𝑎 ∈ (ℝ ∖ ℚ)∃𝑏 ∈ (ℝ ∖ ℚ)(𝑎𝑐𝑏) ∈ ℚ

Theoremcxprecd 25015 Complex exponentiation of a reciprocal. (Contributed by Mario Carneiro, 30-May-2016.)
(𝜑𝐴 ∈ ℝ+)    &   (𝜑𝐵 ∈ ℂ)       (𝜑 → ((1 / 𝐴)↑𝑐𝐵) = (1 / (𝐴𝑐𝐵)))

Theoremrpcxpcld 25016 Positive real closure of the complex power function. (Contributed by Mario Carneiro, 30-May-2016.)
(𝜑𝐴 ∈ ℝ+)    &   (𝜑𝐵 ∈ ℝ)       (𝜑 → (𝐴𝑐𝐵) ∈ ℝ+)

Theoremlogcxpd 25017 Logarithm of a complex power. (Contributed by Mario Carneiro, 30-May-2016.)
(𝜑𝐴 ∈ ℝ+)    &   (𝜑𝐵 ∈ ℝ)       (𝜑 → (log‘(𝐴𝑐𝐵)) = (𝐵 · (log‘𝐴)))

Theoremcxplt3d 25018 Ordering property for complex exponentiation. (Contributed by Mario Carneiro, 30-May-2016.)
(𝜑𝐴 ∈ ℝ+)    &   (𝜑𝐵 ∈ ℝ)    &   (𝜑𝐴 < 1)    &   (𝜑𝐶 ∈ ℝ)       (𝜑 → (𝐵 < 𝐶 ↔ (𝐴𝑐𝐶) < (𝐴𝑐𝐵)))

Theoremcxple3d 25019 Ordering property for complex exponentiation. (Contributed by Mario Carneiro, 30-May-2016.)
(𝜑𝐴 ∈ ℝ+)    &   (𝜑𝐵 ∈ ℝ)    &   (𝜑𝐴 < 1)    &   (𝜑𝐶 ∈ ℝ)       (𝜑 → (𝐵𝐶 ↔ (𝐴𝑐𝐶) ≤ (𝐴𝑐𝐵)))

Theoremcxpmuld 25020 Product of exponents law for complex exponentiation. Proposition 10-4.2(b) of [Gleason] p. 135. (Contributed by Mario Carneiro, 30-May-2016.)
(𝜑𝐴 ∈ ℝ+)    &   (𝜑𝐵 ∈ ℝ)    &   (𝜑𝐶 ∈ ℂ)       (𝜑 → (𝐴𝑐(𝐵 · 𝐶)) = ((𝐴𝑐𝐵)↑𝑐𝐶))

Theoremcxpcom 25021 Commutative law for real exponentiation. (Contributed by AV, 29-Dec-2022.)
((𝐴 ∈ ℝ+𝐵 ∈ ℝ ∧ 𝐶 ∈ ℝ) → ((𝐴𝑐𝐵)↑𝑐𝐶) = ((𝐴𝑐𝐶)↑𝑐𝐵))

Theoremdvcxp1 25022* The derivative of a complex power with respect to the first argument. (Contributed by Mario Carneiro, 24-Feb-2015.)
(𝐴 ∈ ℂ → (ℝ D (𝑥 ∈ ℝ+ ↦ (𝑥𝑐𝐴))) = (𝑥 ∈ ℝ+ ↦ (𝐴 · (𝑥𝑐(𝐴 − 1)))))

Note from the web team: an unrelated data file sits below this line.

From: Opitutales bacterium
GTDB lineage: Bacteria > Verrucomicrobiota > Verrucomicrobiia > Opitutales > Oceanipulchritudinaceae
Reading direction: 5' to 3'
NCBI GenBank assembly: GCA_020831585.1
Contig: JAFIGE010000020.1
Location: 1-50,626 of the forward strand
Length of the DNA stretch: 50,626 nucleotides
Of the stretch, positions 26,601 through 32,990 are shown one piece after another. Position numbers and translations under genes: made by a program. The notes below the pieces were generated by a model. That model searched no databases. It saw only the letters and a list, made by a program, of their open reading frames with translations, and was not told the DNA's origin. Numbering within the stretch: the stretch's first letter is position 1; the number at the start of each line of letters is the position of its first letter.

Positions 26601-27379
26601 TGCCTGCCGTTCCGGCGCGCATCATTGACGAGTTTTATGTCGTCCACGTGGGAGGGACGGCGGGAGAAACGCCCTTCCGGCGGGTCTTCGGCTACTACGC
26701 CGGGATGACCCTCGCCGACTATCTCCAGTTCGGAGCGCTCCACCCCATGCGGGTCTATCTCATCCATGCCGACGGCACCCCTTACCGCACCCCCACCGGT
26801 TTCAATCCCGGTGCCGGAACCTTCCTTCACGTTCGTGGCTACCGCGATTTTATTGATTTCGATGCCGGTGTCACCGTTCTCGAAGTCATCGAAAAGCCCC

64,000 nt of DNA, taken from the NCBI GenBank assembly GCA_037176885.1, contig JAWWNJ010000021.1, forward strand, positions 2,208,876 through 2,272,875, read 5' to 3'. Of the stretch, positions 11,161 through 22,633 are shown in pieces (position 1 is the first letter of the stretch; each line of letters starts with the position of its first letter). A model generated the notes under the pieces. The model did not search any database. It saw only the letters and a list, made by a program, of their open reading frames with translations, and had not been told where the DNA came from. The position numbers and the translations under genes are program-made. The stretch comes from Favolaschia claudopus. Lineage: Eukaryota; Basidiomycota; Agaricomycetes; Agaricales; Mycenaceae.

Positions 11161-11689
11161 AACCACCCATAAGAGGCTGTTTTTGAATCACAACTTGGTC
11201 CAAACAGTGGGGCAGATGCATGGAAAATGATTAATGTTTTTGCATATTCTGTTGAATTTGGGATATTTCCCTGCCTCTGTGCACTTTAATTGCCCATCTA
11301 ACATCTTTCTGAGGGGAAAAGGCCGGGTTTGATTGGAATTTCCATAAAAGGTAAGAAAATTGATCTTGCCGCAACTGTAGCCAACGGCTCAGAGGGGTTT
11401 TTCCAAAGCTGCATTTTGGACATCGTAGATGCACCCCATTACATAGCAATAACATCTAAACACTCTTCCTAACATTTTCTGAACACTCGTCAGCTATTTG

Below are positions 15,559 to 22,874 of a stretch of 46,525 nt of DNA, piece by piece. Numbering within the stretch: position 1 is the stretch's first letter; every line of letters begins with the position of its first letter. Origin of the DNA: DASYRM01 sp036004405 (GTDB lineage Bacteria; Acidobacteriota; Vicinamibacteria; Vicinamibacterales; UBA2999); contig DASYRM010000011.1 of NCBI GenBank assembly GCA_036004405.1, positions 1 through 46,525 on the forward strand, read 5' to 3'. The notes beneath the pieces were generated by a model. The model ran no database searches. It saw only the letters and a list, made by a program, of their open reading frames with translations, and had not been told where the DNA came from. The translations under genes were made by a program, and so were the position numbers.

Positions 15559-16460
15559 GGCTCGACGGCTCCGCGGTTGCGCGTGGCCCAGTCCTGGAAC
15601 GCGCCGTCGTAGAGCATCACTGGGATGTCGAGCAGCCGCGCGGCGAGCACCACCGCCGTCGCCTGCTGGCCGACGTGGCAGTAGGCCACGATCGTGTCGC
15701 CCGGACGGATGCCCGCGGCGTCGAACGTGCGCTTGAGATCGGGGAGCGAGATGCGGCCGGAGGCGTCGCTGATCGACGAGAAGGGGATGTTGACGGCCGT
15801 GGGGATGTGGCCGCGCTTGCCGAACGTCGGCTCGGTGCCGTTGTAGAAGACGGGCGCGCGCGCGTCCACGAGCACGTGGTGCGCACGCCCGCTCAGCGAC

Theoremdvcxp2 25023* The derivative of a complex power with respect to the second argument. (Contributed by Mario Carneiro, 24-Feb-2015.)
(𝐴 ∈ ℝ+ → (ℂ D (𝑥 ∈ ℂ ↦ (𝐴𝑐𝑥))) = (𝑥 ∈ ℂ ↦ ((log‘𝐴) · (𝐴𝑐𝑥))))

Theoremdvsqrt 25024 The derivative of the real square root function. (Contributed by Mario Carneiro, 1-May-2016.)
(ℝ D (𝑥 ∈ ℝ+ ↦ (√‘𝑥))) = (𝑥 ∈ ℝ+ ↦ (1 / (2 · (√‘𝑥))))

Theoremdvcncxp1 25025* Derivative of complex power with respect to first argument on the complex plane. (Contributed by Brendan Leahy, 18-Dec-2018.)
𝐷 = (ℂ ∖ (-∞(,]0))       (𝐴 ∈ ℂ → (ℂ D (𝑥𝐷 ↦ (𝑥𝑐𝐴))) = (𝑥𝐷 ↦ (𝐴 · (𝑥𝑐(𝐴 − 1)))))

Theoremdvcnsqrt 25026* Derivative of square root function. (Contributed by Brendan Leahy, 18-Dec-2018.)
𝐷 = (ℂ ∖ (-∞(,]0))       (ℂ D (𝑥𝐷 ↦ (√‘𝑥))) = (𝑥𝐷 ↦ (1 / (2 · (√‘𝑥))))

Theoremcxpcn 25027* Domain of continuity of the complex power function. (Contributed by Mario Carneiro, 1-May-2016.)
𝐷 = (ℂ ∖ (-∞(,]0))    &   𝐽 = (TopOpen‘ℂfld)    &   𝐾 = (𝐽t 𝐷)       (𝑥𝐷, 𝑦 ∈ ℂ ↦ (𝑥𝑐𝑦)) ∈ ((𝐾 ×t 𝐽) Cn 𝐽)

Theoremcxpcn2 25028* Continuity of the complex power function, when the base is real. (Contributed by Mario Carneiro, 1-May-2016.)
𝐽 = (TopOpen‘ℂfld)    &   𝐾 = (𝐽t+)       (𝑥 ∈ ℝ+, 𝑦 ∈ ℂ ↦ (𝑥𝑐𝑦)) ∈ ((𝐾 ×t 𝐽) Cn 𝐽)

Theoremcxpcn3lem 25029* Lemma for cxpcn3 25030. (Contributed by Mario Carneiro, 2-May-2016.)
𝐷 = (ℜ “ ℝ+)    &   𝐽 = (TopOpen‘ℂfld)    &   𝐾 = (𝐽t (0[,)+∞))    &   𝐿 = (𝐽t 𝐷)    &   𝑈 = (if((ℜ‘𝐴) ≤ 1, (ℜ‘𝐴), 1) / 2)    &   𝑇 = if(𝑈 ≤ (𝐸𝑐(1 / 𝑈)), 𝑈, (𝐸𝑐(1 / 𝑈)))       ((𝐴𝐷𝐸 ∈ ℝ+) → ∃𝑑 ∈ ℝ+𝑎 ∈ (0[,)+∞)∀𝑏𝐷 (((abs‘𝑎) < 𝑑 ∧ (abs‘(𝐴𝑏)) < 𝑑) → (abs‘(𝑎𝑐𝑏)) < 𝐸))

Theoremcxpcn3 25030* Extend continuity of the complex power function to a base of zero, as long as the exponent has strictly positive real part. (Contributed by Mario Carneiro, 2-May-2016.)
𝐷 = (ℜ “ ℝ+)    &   𝐽 = (TopOpen‘ℂfld)    &   𝐾 = (𝐽t (0[,)+∞))    &   𝐿 = (𝐽t 𝐷)       (𝑥 ∈ (0[,)+∞), 𝑦𝐷 ↦ (𝑥𝑐𝑦)) ∈ ((𝐾 ×t 𝐿) Cn 𝐽)

Theoremresqrtcn 25031 Continuity of the real square root function. (Contributed by Mario Carneiro, 2-May-2016.)
(√ ↾ (0[,)+∞)) ∈ ((0[,)+∞)–cn→ℝ)

Theoremsqrtcn 25032 Continuity of the square root function. (Contributed by Mario Carneiro, 2-May-2016.)
𝐷 = (ℂ ∖ (-∞(,]0))       (√ ↾ 𝐷) ∈ (𝐷cn→ℂ)